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iiii175512dOr is it? 🤔
Actually, is it really slow?
devnulli51212dit's not faster or slower than other things, problem is, you can make extremely complex operations by writing simple statements.
its superslow when ppl dont want to think about what happens behind the scenes, do wrong access paths, toList() and what not
AlmondSauce988312dIt used to be super slow, but now it's as reasonably optimised as it's going to be, and for most queries it's fine.
Of course, you'll get the odd person who pulls some convoluted query out their arse to prove how slow it is, but that's not day to day use.
Besides, code readability matters way more than performance in almost all real world use.
@iiii @devnulli it creates a bunch of Enumerator objects, which live on the heap and so the garbage collector has to clean up.
If you're using arrays it would be a lot more efficient to use a regular for loop I think. But it would be a lot less readable of course.
For what I'm doing right now (plotting data for testing purposes) it's completely fine, I don't care if it takes 7 ms longer, but I can imagine that there use cases where linq isn't the right tool for the job.
you are right, i wouldnt build it in a game loop. and yes, the indirections of the lambdas and the enumerators on the heap, they cost.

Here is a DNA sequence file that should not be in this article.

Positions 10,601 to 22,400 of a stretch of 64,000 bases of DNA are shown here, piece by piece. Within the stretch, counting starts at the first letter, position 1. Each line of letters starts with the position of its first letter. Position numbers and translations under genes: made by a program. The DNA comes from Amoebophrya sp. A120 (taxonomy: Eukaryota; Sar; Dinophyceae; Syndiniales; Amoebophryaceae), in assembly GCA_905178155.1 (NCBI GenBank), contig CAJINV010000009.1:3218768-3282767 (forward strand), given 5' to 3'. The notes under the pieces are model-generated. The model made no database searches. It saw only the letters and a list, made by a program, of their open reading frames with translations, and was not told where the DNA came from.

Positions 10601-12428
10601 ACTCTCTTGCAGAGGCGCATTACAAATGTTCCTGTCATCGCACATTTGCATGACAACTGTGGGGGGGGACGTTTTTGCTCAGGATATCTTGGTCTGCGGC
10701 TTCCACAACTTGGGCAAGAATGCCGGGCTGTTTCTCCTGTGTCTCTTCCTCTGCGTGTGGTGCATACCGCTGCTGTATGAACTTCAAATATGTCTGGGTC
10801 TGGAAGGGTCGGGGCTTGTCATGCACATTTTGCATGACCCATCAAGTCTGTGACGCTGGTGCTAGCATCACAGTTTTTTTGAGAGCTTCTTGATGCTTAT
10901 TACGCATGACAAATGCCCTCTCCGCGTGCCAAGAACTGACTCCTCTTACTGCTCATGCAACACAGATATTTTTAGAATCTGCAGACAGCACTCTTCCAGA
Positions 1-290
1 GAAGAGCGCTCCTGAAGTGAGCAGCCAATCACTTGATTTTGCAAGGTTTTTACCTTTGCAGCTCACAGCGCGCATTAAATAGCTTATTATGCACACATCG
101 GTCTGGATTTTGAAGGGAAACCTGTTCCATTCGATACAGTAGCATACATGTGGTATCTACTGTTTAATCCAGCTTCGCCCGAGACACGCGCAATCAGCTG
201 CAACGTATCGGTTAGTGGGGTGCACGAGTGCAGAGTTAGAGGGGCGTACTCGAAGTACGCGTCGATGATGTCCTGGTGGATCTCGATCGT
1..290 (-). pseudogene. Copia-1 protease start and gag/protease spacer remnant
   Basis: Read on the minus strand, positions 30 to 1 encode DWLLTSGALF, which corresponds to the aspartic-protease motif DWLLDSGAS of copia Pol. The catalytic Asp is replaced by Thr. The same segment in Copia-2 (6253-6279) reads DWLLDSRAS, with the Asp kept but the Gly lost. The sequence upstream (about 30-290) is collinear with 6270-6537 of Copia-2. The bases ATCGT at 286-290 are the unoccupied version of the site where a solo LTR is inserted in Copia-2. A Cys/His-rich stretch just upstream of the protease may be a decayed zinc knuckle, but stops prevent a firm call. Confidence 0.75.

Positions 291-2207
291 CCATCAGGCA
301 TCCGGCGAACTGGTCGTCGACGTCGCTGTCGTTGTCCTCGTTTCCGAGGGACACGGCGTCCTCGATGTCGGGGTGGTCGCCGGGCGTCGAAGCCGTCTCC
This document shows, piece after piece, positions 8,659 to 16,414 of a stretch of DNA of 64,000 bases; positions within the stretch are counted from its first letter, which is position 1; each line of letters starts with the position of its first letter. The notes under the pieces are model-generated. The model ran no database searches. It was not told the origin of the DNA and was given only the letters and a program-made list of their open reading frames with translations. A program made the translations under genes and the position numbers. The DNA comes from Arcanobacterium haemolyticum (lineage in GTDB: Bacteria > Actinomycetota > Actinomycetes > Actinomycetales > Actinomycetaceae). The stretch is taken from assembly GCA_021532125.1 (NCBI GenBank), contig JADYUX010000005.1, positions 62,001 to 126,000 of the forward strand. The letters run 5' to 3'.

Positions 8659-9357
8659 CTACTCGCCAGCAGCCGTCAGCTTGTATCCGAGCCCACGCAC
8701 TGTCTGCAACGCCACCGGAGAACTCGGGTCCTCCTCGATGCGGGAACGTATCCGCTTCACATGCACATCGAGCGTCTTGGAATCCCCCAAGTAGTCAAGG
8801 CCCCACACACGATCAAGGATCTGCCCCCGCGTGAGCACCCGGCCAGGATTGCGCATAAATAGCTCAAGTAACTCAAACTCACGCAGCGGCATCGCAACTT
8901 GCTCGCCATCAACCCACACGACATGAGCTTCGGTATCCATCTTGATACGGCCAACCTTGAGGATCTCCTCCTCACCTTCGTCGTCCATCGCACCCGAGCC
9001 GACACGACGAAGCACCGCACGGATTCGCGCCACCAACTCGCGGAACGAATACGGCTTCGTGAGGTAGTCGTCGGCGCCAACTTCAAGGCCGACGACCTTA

but.. in my case of enterprise software, i would still use LINQ, for many reasons, the biggest reason being maintanability, readability, and especially the fact that LINQ is a validated, unit tested, structured access mechanism that we would otherwise have to create, maintain, unit test, on our own..
also im not experienced with SQL and LINQ, but we use it on internal model objects and stuff, so i dont know but in sql it should be more equal
AlgoRythm4763212dIf you need optimized in-memory data, then your first choice probably wouldn't be the standard library anyways, because EVERY stdlib is built to cover a wide range of use cases, not just high-perf data ops. You NEED a hi-perf library.
But for SQL, allocation on the heap will be less than 1% of the operation. Network wait and database-number-crunching will make up 99.9999% of time consumed.
For what it is, LINQ is fine and performs well.